Fab review Jody.

  3. Hi Jody – Love this review!! I don’t know where I’d be without the grieving process either – that necessary, monster of a thing! But so easy to avert in this A) culture full of disdain for normal human emotions and B) with a life- altering loss that almost always goes unrecognized. It’s a wonder any of us notice it, never mind go through it.

    I too shuddered at Cusk’s entire review, most definitely when she “interprets” the middle/end of the book as ‘overwhelmed by numbers, data, Kafkaesque interpretations of statistics, invasive medical procedures undergone in a fever of superstition or increasingly untenable hope.’ It never ceases to amaze me that what I now perceive as normal most fertile people can’t even begin to imbibe. In a strange way, and I do not condone her review at all, Cusk’s clueless insensitivity only confirms the magnitude of our losses.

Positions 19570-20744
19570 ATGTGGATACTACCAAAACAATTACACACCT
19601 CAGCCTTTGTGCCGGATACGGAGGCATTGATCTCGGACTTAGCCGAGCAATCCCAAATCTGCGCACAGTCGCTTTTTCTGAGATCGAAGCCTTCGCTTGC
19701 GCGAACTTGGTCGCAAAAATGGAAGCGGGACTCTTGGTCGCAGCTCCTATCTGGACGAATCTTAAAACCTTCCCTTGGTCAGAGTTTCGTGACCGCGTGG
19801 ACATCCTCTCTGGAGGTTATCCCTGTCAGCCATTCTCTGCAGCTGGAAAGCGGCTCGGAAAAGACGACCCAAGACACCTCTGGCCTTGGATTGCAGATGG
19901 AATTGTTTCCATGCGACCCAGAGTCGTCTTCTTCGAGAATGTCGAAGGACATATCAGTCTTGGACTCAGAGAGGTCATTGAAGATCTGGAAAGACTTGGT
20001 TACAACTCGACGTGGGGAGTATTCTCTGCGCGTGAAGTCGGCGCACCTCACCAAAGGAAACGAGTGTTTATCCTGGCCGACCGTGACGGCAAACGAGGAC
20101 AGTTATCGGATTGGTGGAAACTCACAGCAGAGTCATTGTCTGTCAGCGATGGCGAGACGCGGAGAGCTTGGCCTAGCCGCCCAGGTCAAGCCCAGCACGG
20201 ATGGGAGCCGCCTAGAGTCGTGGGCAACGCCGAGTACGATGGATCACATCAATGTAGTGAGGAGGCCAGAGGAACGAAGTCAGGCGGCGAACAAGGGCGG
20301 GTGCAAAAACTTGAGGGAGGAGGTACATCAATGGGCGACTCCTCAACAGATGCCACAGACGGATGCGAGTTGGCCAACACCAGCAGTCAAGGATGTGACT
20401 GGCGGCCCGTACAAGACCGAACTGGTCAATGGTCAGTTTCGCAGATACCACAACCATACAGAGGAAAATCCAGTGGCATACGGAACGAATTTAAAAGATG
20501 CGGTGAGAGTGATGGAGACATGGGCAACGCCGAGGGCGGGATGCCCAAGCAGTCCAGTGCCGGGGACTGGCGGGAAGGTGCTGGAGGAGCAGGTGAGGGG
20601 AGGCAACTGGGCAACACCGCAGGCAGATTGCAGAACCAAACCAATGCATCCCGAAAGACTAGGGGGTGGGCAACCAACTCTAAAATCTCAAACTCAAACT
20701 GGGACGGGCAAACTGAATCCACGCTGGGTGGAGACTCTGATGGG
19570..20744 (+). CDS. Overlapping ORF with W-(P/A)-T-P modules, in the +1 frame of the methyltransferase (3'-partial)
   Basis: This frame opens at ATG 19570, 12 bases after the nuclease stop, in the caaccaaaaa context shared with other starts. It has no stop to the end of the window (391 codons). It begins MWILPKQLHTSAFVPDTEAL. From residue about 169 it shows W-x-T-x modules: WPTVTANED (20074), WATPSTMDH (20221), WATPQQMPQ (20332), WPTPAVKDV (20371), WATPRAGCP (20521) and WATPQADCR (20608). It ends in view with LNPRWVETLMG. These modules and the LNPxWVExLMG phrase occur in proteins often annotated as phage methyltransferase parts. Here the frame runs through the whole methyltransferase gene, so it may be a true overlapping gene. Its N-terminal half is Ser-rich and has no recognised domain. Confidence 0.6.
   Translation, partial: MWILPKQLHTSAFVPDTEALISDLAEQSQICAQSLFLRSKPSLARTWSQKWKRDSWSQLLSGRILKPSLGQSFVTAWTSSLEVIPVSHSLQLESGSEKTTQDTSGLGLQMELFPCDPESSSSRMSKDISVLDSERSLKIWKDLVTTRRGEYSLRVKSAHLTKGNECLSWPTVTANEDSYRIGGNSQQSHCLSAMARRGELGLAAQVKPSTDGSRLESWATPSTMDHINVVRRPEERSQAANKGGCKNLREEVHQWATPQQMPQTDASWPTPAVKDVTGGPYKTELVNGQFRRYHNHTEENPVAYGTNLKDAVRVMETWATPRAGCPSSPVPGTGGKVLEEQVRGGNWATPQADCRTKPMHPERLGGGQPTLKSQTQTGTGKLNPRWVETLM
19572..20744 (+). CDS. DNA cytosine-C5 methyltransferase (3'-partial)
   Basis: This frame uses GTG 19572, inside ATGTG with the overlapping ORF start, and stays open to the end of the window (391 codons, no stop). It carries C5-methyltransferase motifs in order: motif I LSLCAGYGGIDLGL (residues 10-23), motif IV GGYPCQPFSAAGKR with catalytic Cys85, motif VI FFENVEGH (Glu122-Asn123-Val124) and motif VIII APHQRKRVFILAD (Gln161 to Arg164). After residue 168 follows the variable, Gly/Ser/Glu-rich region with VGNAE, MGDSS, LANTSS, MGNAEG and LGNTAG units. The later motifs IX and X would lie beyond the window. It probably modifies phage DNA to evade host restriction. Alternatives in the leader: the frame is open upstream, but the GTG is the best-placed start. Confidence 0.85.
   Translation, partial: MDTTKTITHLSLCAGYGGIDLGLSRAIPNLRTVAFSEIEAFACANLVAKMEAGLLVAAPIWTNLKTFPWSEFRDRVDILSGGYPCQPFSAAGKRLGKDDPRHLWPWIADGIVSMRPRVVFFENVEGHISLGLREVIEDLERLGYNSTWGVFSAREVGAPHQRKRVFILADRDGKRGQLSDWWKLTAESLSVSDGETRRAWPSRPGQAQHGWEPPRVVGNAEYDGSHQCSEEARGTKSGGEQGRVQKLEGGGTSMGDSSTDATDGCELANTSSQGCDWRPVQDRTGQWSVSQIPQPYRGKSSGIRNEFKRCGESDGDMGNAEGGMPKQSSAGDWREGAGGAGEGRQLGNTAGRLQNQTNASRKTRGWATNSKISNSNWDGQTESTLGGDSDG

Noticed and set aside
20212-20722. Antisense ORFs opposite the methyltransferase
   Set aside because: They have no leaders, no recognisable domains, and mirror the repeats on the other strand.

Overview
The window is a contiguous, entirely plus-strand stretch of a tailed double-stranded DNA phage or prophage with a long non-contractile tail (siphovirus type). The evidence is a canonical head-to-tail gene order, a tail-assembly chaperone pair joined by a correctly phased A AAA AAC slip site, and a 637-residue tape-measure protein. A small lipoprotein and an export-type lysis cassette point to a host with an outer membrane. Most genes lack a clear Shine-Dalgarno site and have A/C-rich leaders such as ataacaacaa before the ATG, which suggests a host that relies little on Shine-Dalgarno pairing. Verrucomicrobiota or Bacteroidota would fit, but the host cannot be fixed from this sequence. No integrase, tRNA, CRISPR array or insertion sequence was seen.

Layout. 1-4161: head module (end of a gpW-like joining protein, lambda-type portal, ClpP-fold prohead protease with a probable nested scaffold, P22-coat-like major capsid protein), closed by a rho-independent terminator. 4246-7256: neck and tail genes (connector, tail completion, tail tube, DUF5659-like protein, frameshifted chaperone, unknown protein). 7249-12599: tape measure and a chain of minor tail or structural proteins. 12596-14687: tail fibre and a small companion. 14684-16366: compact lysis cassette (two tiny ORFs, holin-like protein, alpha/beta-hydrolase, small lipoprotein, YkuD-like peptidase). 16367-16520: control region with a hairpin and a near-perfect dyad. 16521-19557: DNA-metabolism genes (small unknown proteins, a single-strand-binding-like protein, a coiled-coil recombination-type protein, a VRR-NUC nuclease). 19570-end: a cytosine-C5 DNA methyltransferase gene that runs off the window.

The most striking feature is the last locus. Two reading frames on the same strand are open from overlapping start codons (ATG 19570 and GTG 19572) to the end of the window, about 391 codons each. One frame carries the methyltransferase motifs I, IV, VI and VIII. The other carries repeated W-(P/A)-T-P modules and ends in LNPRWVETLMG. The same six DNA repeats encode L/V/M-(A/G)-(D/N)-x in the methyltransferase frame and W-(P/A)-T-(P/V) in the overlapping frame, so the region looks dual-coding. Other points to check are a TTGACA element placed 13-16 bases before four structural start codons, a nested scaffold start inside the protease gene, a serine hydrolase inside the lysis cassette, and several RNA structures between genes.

So affirming to see the “emotional and social devastation of childlessness” in writing – thank you for that.

  4. I really enjoyed reading this post – I’m glad that Leigh’s writing about IVF is something that opened up the reality of going through the procedures and clinics. Your point about the regulation of the industry vs no regulation is well taken also. Here in the US, it is so dependent on the doctor/clinic. Some are more aggressive, some more cautious, some are ethical, some are skirting the boundaries and it can be tricky to suss out what’s what until you’re multiple thousands of dollars and/or months into the process.

    Love the ending of the post about courageous love and how it cannot help but make the world a better place. I hope that books like Leigh’s (and posts like this) will open that door to making such love more widely accepted, understood, and honored.